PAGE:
Menu

12 signs you’re a NICU parent

7. You time your breast-pumping schedule around the NICU in order to use hospital grade pumps.

12 signs  you’re a NICU parent

It’s a familiar place for the select few, a quiet atmosphere mixed with the hustle and bustle of doctors and nurses. It’s a place not for the faint of heart, where parents become stronger than they could ever imagine. It’s a place where happiness can turn into heartache in a matter of seconds, and where those tears of sadness can transform back into joy within minutes.


For the families who experience the neonatal intensive care unit (NICU), a roller coaster of emotions is a guarantee. It’s a place I remember vividly, as my family called the NICU “home” for nearly four months.

FEATURED VIDEO

It only takes one breath to bring back the memories of my experience as a NICU parent. The distinct smell of the hospital will always stay with me, and the alarms and beeps of the machines bring back a rush of adrenaline and fear.

In 2013, I gave birth to triplets more than 17 weeks premature. My first-born never made it to the NICU; she passed away in our arms in the hospital delivery room. Her brother and sister were whisked away to the NICU. At 22 weeks 6 days, they were the youngest babies our hospital was treating. Our son never experienced life outside the hospital walls; he passed away just shy of two months old. Our lone surviving triplet spent 116 days in the NICU. She’s now a healthy 3-year-old, a perfect testament to overcoming the toughest obstacles.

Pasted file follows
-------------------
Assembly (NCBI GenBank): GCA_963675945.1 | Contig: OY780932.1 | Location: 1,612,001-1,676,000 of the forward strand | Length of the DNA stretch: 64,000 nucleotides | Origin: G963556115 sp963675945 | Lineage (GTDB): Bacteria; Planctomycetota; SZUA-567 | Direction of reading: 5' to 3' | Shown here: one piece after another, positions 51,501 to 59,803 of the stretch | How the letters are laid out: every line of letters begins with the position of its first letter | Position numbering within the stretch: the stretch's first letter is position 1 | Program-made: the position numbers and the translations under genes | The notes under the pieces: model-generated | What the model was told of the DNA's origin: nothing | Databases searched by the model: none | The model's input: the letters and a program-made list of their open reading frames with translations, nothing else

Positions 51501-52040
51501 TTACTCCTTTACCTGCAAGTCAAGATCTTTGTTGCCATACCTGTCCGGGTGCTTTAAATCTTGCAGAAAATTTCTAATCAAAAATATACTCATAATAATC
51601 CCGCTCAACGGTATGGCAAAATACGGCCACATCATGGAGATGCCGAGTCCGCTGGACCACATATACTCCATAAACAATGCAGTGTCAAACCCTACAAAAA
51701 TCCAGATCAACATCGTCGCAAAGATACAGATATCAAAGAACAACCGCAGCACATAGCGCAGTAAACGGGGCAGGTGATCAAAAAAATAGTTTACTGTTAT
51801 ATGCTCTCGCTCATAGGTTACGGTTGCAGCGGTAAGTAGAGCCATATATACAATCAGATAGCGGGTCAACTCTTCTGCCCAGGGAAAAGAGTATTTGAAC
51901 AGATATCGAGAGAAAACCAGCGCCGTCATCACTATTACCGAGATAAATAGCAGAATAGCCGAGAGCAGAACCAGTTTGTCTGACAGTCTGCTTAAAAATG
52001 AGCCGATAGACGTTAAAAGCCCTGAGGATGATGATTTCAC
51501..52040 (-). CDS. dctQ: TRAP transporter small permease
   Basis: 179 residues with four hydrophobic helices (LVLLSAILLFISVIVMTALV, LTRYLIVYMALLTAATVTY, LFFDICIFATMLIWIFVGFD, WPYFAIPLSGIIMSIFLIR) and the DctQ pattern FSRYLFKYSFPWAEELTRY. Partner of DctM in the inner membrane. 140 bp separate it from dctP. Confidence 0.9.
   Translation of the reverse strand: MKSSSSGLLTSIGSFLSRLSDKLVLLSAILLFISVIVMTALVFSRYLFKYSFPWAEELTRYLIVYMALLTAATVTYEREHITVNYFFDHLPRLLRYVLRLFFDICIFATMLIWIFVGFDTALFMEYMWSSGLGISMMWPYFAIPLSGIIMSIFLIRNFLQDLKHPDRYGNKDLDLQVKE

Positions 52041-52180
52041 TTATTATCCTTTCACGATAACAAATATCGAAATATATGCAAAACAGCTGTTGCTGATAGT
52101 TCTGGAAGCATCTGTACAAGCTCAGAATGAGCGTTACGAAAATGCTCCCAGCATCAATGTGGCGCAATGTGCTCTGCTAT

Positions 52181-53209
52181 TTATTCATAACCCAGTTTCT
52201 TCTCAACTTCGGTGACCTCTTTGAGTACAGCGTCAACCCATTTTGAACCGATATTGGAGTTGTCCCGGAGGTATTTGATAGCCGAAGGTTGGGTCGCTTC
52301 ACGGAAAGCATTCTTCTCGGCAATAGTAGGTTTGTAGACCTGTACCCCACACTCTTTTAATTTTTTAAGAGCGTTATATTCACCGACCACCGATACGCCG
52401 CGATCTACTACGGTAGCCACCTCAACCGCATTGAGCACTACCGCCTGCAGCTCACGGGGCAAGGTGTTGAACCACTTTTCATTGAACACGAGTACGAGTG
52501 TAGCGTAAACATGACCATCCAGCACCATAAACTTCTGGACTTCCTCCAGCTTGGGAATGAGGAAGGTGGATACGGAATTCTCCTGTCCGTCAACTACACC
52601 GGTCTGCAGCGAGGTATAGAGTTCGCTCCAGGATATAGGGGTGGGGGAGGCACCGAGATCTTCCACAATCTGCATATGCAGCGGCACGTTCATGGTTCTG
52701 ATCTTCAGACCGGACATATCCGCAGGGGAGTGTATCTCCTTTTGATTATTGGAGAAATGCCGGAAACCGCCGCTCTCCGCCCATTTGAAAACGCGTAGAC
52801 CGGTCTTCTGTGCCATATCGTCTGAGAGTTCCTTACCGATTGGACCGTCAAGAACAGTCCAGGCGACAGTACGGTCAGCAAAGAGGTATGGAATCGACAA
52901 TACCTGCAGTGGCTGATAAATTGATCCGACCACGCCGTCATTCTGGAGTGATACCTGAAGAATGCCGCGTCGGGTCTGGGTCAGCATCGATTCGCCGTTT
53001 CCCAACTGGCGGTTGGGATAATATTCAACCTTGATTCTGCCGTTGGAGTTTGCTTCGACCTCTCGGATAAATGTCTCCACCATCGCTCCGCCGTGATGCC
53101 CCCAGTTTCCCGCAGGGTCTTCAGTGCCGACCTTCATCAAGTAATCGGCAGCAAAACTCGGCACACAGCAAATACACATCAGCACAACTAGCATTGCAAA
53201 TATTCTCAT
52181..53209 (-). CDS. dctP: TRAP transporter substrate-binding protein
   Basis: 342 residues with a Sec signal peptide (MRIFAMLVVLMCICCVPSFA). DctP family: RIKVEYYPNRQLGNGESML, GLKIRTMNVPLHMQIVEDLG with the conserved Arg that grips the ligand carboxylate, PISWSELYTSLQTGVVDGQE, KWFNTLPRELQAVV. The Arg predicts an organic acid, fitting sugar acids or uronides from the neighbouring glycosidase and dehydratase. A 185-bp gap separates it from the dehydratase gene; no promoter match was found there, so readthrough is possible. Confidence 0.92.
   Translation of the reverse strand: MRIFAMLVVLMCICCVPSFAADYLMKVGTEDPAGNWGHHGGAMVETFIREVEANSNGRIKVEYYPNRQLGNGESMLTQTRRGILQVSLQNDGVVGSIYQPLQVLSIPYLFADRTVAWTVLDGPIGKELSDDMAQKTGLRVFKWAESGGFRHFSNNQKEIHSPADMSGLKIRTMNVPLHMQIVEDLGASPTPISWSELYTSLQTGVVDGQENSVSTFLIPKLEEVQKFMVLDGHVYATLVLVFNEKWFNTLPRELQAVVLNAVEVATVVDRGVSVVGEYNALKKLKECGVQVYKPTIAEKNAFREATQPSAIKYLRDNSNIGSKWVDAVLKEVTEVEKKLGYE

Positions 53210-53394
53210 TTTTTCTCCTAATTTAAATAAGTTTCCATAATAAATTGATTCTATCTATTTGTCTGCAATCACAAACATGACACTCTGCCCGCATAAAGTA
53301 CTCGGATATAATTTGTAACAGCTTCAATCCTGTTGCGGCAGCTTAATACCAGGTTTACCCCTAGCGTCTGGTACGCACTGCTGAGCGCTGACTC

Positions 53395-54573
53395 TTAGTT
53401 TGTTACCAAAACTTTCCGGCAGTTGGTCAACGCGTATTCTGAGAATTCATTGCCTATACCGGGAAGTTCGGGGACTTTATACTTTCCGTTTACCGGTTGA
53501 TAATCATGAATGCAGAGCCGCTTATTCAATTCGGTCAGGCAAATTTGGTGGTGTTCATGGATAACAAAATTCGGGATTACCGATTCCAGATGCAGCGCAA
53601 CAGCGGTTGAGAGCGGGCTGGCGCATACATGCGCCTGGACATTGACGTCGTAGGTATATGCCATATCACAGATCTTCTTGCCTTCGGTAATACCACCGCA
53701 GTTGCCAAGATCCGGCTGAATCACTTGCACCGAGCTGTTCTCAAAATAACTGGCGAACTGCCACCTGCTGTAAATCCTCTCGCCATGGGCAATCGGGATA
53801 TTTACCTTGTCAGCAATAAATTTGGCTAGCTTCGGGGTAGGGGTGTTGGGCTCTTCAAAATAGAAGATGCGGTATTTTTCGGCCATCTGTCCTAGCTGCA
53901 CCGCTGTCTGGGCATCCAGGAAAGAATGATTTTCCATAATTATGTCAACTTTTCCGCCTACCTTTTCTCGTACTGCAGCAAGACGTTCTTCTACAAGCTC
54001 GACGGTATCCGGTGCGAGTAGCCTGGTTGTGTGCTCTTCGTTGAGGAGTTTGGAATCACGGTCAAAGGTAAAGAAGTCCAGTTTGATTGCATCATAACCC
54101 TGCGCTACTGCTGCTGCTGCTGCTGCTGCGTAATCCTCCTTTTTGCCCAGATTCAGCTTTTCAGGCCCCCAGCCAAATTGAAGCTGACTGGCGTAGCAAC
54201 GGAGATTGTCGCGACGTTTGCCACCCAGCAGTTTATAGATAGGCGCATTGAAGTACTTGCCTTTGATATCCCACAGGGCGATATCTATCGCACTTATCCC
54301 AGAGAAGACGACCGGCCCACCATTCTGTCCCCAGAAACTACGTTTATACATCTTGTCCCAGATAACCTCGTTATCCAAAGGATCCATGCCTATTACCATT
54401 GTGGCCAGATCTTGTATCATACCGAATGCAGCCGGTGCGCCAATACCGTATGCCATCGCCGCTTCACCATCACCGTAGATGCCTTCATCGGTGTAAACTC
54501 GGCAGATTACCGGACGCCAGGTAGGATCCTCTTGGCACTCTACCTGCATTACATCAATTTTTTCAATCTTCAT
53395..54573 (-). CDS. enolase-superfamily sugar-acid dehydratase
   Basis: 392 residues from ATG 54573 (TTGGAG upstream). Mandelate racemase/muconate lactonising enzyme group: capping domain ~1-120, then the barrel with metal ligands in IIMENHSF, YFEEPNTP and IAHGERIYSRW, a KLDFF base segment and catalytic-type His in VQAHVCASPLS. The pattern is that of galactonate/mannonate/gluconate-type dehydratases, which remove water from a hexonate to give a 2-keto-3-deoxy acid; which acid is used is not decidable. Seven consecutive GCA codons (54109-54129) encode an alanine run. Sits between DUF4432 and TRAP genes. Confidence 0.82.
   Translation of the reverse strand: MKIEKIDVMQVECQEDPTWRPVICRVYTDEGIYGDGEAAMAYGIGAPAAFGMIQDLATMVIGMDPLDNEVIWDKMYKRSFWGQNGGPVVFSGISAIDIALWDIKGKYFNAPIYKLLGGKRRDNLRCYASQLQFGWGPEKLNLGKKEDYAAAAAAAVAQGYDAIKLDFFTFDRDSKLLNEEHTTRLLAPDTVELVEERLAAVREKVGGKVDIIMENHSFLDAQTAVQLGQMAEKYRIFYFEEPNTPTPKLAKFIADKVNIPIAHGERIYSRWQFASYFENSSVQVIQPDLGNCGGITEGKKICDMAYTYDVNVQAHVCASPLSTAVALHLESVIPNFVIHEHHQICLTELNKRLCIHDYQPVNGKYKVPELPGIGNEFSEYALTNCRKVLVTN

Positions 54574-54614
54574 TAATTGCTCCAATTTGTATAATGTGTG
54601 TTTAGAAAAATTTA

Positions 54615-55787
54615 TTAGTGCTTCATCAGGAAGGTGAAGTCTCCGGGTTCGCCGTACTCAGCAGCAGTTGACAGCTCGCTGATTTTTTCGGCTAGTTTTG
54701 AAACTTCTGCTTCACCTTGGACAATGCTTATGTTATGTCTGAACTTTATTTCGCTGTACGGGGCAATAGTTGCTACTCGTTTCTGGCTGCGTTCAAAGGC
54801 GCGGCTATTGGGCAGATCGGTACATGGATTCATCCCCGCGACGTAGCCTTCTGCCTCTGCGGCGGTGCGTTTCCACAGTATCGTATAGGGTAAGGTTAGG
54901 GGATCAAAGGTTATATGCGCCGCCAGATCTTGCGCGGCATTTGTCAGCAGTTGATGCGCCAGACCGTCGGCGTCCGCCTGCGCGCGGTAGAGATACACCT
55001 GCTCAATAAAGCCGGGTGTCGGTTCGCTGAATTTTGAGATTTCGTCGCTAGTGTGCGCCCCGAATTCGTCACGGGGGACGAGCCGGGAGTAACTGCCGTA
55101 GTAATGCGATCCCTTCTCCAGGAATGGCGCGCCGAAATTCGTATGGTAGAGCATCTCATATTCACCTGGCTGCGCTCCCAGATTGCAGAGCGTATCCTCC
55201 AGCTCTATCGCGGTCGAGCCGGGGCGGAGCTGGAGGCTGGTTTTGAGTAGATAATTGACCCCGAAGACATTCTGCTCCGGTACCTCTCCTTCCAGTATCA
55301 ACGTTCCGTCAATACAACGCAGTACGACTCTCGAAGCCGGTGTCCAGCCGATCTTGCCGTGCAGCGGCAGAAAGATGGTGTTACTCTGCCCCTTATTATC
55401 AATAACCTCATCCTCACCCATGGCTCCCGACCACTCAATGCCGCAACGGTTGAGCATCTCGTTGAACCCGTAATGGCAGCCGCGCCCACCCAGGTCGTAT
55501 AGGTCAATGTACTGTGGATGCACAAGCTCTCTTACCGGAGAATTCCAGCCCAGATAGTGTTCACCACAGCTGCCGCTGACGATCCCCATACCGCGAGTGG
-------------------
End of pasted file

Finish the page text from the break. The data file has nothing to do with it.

The NICU will always hold a special place in our hearts and that holds true for so many other families. Here are 12 signs that you are a NICU parent:

1. You measure your child’s weight in grams, not pounds.

You keep a conversion chart handy or download an app. You cry tears of joy when your child reaches that 2000 gram mark (over 4 pounds).

2. You know so many medical terms, strangers assume you’re a medical student.

TPN, CPAP, NG are more than just initials. When a doctor explains your baby’s latest setback, you begin feverishly researching. You even consider becoming a nurse after spending so much time getting to know your baby’s conditions.

3. “Do you want to hold your child?” takes on a whole new meaning.

It may be days or weeks after birth when you first hold your child. Your heart feels like it may burst with love as your baby melts onto your chest for that first “Kangaroo Care” experience.

4. When you see a syringe, you think it’s for feeding.

Food is measured in CC’s for the littlest babies. You jump for joy when the measurements change over to ounces.